It’s clear that raising the federal minimum wage is a critical issue for America and in the 2016 election
It’s no coincidence that as Republican presidential candidates prepare for tonight’s debate on the Fox Business Channel, thousands of low-wage workers will take to the streets for a national one-day strike. The fight for a living wage for America’s workers is a critical political battlefield, and as we gear up for another conversation around the issues that matter most to Americans – it’s important to dispel the common myths at play around the federal minimum wage.
Since a group of fast-food workers in New York City first took to the streets to demand higher wages three years ago, we have seen a growing movement of workers challenging poverty-wage work, bringing the issue of low wage work to greater national attention. Today, fast food workers, home and child caregivers, and even adjunct professors will be rallying in 500 cities across the country, including the thousands who will be marching outside the Milwaukee Theater as the twelve remaining Republican presidential candidates take the stage. Together, they will speak their message clearly: $7.25 an hour is not enough to survive.
This is the first time that the Fight for $15 — the national movement to raise the minimum wage to $15 per hour — is directly challenging Presidential candidates, and voters, to address this issue. And thus, we have an important moment where these two stories converge – the debate and the protest – allowing us to bring the key question, realities, and misperceptions around the minimum wage to light.
Myth #1: Republican voters oppose a federal minimum-wage increase.
When reporters discuss the federal minimum wage the political context is often oversimplified, implying Republicans largely oppose an increase, while Democrats all support one. But don’t believe this story line! Polling by Oxfam America and GOP pollster John McLaughlin found that most Republicans (77%) in key battleground states support one or more proposals to increase in the federal minimum wage to $9, $10, $12 or $15 an hour. While most GOP voters support an increase, unfortunately most GOP candidates and members of Congress have yet to catch up. Thankfully, a few GOP candidates – Ben Carson, Gov. John Kasich, and Sen. Rick Santorum – have suggested the minimum wage should be increased, highlighting that this issue is not a purely partisan issue. One caveat our polls did find is that GOP voters are less likely to support a minimum wage as high as $15 an hour (31%) than voters generally, a majority (50%) of whom support such an increase. More GOP voters support a federal minimum wage of $9 (66%), $10 (53%) or $12 (40%) each of which also have strong support from Independents and Democrats.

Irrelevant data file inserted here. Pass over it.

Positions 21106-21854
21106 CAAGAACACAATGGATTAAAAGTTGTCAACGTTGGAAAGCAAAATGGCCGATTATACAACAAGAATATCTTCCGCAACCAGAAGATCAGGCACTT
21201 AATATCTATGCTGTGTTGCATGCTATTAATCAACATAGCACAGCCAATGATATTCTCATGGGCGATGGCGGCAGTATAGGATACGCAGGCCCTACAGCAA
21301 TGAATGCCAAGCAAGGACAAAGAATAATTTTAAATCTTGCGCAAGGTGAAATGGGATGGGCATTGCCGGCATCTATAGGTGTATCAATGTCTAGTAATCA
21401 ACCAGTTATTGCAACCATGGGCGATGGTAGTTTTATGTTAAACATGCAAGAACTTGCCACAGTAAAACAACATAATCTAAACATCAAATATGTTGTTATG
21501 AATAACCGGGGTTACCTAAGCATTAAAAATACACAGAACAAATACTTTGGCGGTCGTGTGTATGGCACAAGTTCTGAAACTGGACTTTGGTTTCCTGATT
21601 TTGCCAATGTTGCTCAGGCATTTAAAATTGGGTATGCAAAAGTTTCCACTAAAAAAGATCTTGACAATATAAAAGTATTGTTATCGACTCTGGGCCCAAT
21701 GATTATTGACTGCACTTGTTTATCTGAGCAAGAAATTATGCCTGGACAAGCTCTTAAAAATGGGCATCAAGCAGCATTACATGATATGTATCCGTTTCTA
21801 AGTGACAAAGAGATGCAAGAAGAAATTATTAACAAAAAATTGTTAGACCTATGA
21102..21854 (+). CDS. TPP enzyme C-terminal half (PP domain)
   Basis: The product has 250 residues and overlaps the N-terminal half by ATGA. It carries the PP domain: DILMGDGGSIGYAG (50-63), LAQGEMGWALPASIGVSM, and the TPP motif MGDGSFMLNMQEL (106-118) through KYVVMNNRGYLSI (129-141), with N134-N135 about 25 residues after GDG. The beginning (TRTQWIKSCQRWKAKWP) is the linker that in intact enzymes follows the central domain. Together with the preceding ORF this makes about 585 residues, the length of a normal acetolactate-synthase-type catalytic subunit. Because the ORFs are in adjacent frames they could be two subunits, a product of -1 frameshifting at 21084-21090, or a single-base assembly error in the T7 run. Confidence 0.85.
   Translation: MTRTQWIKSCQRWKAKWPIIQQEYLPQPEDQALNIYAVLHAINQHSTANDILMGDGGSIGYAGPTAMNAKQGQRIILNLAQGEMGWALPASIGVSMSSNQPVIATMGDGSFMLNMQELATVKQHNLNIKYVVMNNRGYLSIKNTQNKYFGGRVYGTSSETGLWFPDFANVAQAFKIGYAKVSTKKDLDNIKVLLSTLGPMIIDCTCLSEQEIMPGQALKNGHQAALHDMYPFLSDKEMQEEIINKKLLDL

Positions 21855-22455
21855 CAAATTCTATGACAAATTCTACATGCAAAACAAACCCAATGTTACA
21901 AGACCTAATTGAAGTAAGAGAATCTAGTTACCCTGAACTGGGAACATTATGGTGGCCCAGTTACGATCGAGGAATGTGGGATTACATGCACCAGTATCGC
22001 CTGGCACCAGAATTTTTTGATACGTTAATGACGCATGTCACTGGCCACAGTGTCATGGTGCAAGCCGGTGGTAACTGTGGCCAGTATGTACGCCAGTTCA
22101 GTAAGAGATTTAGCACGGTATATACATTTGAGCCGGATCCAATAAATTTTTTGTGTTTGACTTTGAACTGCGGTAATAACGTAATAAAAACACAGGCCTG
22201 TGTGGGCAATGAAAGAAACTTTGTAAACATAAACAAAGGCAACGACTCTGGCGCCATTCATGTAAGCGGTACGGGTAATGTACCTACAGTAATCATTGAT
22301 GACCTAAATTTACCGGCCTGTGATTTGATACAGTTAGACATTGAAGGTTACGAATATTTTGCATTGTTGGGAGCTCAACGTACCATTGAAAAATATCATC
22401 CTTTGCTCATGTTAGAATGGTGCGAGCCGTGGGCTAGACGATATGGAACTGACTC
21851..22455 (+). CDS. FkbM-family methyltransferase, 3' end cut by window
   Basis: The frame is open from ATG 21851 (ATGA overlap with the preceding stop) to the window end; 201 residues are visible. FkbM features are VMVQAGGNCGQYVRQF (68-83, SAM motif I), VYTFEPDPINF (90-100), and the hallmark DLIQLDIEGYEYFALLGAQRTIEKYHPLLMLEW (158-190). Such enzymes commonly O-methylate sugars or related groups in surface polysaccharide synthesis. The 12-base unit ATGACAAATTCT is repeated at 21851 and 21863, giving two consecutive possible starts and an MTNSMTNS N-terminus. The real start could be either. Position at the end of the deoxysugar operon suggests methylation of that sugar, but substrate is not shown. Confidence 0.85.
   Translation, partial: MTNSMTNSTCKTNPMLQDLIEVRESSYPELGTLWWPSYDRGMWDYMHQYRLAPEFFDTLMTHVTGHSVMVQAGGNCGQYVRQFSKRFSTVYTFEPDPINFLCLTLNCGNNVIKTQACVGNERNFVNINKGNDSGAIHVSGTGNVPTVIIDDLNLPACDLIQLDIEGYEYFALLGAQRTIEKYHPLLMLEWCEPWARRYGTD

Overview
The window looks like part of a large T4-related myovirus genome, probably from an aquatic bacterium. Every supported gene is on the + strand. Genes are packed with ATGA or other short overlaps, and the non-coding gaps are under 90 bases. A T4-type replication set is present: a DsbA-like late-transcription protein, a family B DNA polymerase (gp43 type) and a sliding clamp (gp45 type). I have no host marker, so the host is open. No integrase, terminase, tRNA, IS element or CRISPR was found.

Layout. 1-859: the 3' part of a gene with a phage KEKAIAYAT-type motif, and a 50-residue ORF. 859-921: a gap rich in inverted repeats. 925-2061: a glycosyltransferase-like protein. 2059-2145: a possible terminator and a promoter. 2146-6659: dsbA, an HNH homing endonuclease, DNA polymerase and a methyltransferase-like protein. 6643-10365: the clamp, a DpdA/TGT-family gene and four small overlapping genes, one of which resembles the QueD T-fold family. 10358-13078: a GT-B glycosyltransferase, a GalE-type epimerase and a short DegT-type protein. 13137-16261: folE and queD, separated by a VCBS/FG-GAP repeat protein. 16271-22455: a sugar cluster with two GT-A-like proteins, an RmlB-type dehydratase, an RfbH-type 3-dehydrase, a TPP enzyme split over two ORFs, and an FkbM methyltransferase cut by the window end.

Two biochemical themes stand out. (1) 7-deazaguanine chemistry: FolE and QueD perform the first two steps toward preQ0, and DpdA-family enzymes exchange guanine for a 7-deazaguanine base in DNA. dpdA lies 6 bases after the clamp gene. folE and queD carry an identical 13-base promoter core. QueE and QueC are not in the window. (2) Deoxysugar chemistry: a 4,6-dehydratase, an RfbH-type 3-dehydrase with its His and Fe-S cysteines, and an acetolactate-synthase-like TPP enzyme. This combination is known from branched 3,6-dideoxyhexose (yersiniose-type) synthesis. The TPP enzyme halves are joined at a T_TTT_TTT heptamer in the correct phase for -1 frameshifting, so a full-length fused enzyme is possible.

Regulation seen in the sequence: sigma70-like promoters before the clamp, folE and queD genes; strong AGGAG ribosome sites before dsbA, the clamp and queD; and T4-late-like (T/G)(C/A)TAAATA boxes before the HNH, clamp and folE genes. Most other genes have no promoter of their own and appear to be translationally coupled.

Myth #2: Republican candidates who support a federal minimum wage can’t win the nomination.
A common election-season storyline is that GOP candidates can’t touch certain generally popular positions, including the minimum wage, that are presumed to be unpopular with base voters who often determine who wins primaries. Still the Oxfam America/McLaughlin & Associates surveys of Iowa and New Hampshire GOP caucus and primary voters show that even among these very conservative electorates, a majority still supports an increase in the minimum wage (58% in Iowa and 59% in New Hampshire). Even among early-state primary/caucus voters who opposed an increase, most say they could still vote for a candidate who supports one. Primary and caucus voters were particularly supportive of an increase in the federal minimum wage if it could help to reduce low-income working families’ reliance on government assistance, or if it were paired with tax reform to help small businesses. The current front runner for the GOP nomination in, Ben Carson, says he supports an increase in the federal minimum wage as a way to help families transition off of government assistance.
Myth #3: Low-wage workers and their families won’t be a powerful voting bloc in 2016.
Low-income voters are often assumed to be less active and influential in US elections. Still, the growing numbers of workers and family members touched by low-wage work mean that low-wage working families now makeup a substantial bloc of voters. In fact, the Oxfam America/McLaughlin Associates poll found that 41% of voters (including 29% of GOP voters and 37% of Independents) would benefit financially or know a family member who would benefit from a $12 federal minimum wage, and almost universally support at least some increase in the federal minimum wage (97%). Particularly in key swing states where winners are determined by small blocs of voters, positions on the minimum wage could be a key to winning the Presidency.
So, whether you are marching on the streets or watching the debate, it’s clear that raising the federal minimum wage is a critical issue for America and in the 2016 election. Let’s hope the media and the candidates can get past the old rhetoric and into the realities of the minimum wage – and get it right!